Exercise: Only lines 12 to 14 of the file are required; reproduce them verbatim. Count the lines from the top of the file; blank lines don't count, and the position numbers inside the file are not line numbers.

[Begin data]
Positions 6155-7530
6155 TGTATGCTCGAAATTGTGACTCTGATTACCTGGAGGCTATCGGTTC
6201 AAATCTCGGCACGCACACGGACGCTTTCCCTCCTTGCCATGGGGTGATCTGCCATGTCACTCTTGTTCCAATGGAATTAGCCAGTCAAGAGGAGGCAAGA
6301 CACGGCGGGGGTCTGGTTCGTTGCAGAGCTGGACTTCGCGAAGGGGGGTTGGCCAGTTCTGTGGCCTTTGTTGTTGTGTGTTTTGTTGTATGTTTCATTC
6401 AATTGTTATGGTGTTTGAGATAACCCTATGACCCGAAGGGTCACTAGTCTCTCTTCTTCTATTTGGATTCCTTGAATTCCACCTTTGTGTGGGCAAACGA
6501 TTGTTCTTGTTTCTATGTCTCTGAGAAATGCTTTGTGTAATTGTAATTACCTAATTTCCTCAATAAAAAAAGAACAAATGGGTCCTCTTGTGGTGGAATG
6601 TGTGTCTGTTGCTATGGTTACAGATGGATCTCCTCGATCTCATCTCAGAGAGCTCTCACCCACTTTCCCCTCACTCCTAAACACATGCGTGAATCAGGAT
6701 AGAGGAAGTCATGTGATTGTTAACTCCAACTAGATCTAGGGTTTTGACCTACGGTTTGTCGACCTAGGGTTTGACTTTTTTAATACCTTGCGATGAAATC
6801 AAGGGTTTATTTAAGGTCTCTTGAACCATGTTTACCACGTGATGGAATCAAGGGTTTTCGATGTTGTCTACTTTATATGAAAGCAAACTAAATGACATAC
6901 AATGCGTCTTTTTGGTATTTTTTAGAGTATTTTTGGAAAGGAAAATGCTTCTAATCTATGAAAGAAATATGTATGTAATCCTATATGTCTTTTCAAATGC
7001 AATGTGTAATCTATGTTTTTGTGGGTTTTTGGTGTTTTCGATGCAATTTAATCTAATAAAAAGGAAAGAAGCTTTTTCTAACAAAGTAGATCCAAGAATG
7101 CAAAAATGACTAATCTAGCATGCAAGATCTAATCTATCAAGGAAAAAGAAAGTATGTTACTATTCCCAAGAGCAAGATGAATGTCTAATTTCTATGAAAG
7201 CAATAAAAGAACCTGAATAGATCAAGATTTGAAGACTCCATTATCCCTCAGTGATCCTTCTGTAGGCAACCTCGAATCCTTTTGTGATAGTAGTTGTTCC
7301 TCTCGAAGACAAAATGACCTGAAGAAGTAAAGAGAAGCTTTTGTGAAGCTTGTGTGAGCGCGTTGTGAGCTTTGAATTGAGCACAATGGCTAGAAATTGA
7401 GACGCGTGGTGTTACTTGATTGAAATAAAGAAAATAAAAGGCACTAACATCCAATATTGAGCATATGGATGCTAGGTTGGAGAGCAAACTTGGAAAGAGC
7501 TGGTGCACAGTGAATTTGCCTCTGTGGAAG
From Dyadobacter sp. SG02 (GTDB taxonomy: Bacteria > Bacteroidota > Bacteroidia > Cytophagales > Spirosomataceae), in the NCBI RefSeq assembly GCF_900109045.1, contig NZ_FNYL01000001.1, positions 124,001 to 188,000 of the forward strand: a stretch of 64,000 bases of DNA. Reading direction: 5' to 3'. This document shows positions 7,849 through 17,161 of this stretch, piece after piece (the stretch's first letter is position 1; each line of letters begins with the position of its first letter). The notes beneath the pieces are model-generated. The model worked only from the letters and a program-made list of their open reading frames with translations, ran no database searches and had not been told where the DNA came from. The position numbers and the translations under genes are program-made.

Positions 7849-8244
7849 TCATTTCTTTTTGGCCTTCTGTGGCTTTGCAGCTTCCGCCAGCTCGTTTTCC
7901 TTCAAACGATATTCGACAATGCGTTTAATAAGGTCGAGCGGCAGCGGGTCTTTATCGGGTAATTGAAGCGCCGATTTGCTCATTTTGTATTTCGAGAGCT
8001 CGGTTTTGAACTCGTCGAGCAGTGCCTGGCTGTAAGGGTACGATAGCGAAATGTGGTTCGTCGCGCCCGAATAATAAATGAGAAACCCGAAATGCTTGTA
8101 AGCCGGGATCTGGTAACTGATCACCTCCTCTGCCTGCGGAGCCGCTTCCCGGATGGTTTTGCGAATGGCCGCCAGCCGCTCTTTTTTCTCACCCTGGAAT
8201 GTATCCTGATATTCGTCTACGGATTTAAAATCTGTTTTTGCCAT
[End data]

7101 CAAAAATGACTAATCTAGCATGCAAGATCTAATCTATCAAGGAAAAAGAAAGTATGTTACTATTCCCAAGAGCAAGATGAATGTCTAATTTCTATGAAAG
7201 CAATAAAAGAACCTGAATAGATCAAGATTTGAAGACTCCATTATCCCTCAGTGATCCTTCTGTAGGCAACCTCGAATCCTTTTGTGATAGTAGTTGTTCC
7301 TCTCGAAGACAAAATGACCTGAAGAAGTAAAGAGAAGCTTTTGTGAAGCTTGTGTGAGCGCGTTGTGAGCTTTGAATTGAGCACAATGGCTAGAAATTGA